Downloadable directly from the Apple AppStore, the application tells the story of the artist's life, describes the places where he worked, and presents his most important works displayed in landscape mode, in the picturesque setting of the Possagno museum, with the ability to access more detailed information on each work.
The Canova Museum in Possagno thus becomes the first museum in the Veneto region to develop a dedicated i-Phone App, fully functional and ready to use on the new i-Pad platform.
Possagno is the birthplace of the great neoclassical sculptor Antonio Canova (1757-1822). The museum and gypsotheque, opened in 1836, houses original plaster casts of most of his great sculptures, along with terracotta models, drawings and paintings.
|Thomas Lawrence (1769-1830), Portrait of Antonio Canova|
Museo Canova, Possagno
In 1768, Canova began working in the Torretti workshop in Pagnano d'Asolo, not far from Possagno: this environment was for little Antonio (whom everyone called "Tonin") a real school of art. The Torretti introduced him to the Venetian world, full of cultural and artistic ferment. In Venice, Canova frequented the classes at the Accademia on drawing from the nude, drawing inspiration from the collection of plaster casts in the gallery of Filippo Farsetti. After leaving the Torretti studio, he started his own workshop, and created the first works that made him famous in Venice and the Veneto: Orpheus and Euridice (1776), and Daedalus and Icarus (1779).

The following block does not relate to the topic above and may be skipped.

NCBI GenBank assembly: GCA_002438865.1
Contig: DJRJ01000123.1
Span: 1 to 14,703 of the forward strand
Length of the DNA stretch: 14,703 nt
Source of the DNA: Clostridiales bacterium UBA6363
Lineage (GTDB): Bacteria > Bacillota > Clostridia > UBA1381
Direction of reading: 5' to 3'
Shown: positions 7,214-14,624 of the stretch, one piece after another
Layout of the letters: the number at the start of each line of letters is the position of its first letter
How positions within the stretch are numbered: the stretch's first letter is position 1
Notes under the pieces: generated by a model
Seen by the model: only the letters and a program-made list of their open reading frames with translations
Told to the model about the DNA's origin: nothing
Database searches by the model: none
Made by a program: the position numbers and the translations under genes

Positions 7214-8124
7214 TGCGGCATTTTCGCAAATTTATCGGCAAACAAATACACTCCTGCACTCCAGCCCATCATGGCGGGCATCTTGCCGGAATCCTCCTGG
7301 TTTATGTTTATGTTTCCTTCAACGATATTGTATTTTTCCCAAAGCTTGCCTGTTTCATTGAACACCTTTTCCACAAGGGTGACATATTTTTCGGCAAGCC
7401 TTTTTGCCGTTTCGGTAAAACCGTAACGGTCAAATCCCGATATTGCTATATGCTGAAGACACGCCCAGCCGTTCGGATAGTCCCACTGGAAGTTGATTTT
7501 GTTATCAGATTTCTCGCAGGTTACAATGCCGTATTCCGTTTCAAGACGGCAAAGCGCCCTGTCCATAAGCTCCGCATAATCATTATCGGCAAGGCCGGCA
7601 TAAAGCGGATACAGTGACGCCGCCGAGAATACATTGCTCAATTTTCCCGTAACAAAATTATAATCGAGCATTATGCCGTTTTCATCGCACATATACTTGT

Unofficial video of the Gypsotheque in Passagno (slightly fixated on male posteriors):
|Hercules and Lichas|
While there he met Domenica Volpato, daughter of the engraver Giovanni, with whom he had a troubled relationship. His reputation was growing in Italy and abroad; he received new and challenging commissions from all over Europe. Soon his art, modelled on the techniques of the ancient Greeks, from drawing to clay, from plaster to marble, developed into a formidable body of work, growing ever closer to the themes of classical mythology. "I work all day like a beast," he wrote to his friend Cesarotti, "but it is also true that I spend most of the day listening to volumes on Homer being read to me."
|Orpheus and Eurydice|
Museo Correr, Venice
In July 1819, Canova was in Possagno to lay the foundation stone of the temple that he wanted to construct and donate to his community as a parish church: this majestic building would only be completed ten years after his death on October 13, 1822, in the house of his friend Francesconi in Venice. His body, at the behest of his half-brother, was first buried in the old parish church, and in 1832 transferred to the Temple.
Report by ArsLife on the 2009 Canova exhibition in Forli: Canova - The Classical Ideal in Sculpture and Painting:
Today in Possagno, visitors to the places known to Antonio Canova, the dining room, the garden, the arcade, the great pine tree he planted himself, the scuderia, the kitchen, the 'little tower" ... can still hear the locals speak of him, of his "holidays" devoted to painting, of the simple and rustic feasts his devoted countrymen held for him when he returned from Rome or Paris or Vienna, and immersed himself in the peace of his own countryside and his home.
Canova Museum, Passagno official website
Gallery of works in the Canova Museum in Passagno
|Paolina Borghese as Venus Vinctrix|
Galleria Borghese, Rome
|Cupid and Psyche|
Musée du Louvre, Paris
|Perseus with the Head of the Medusa|
Metropolitan Museum of Art, New York
|Daedalus and Icarus|
Museo Correr, Venice
|Theseus and the Minotaur|
Victoria and Albert Museum, London
|Tomb of Pope Clement XIII|
Basilica of St Peter, Rome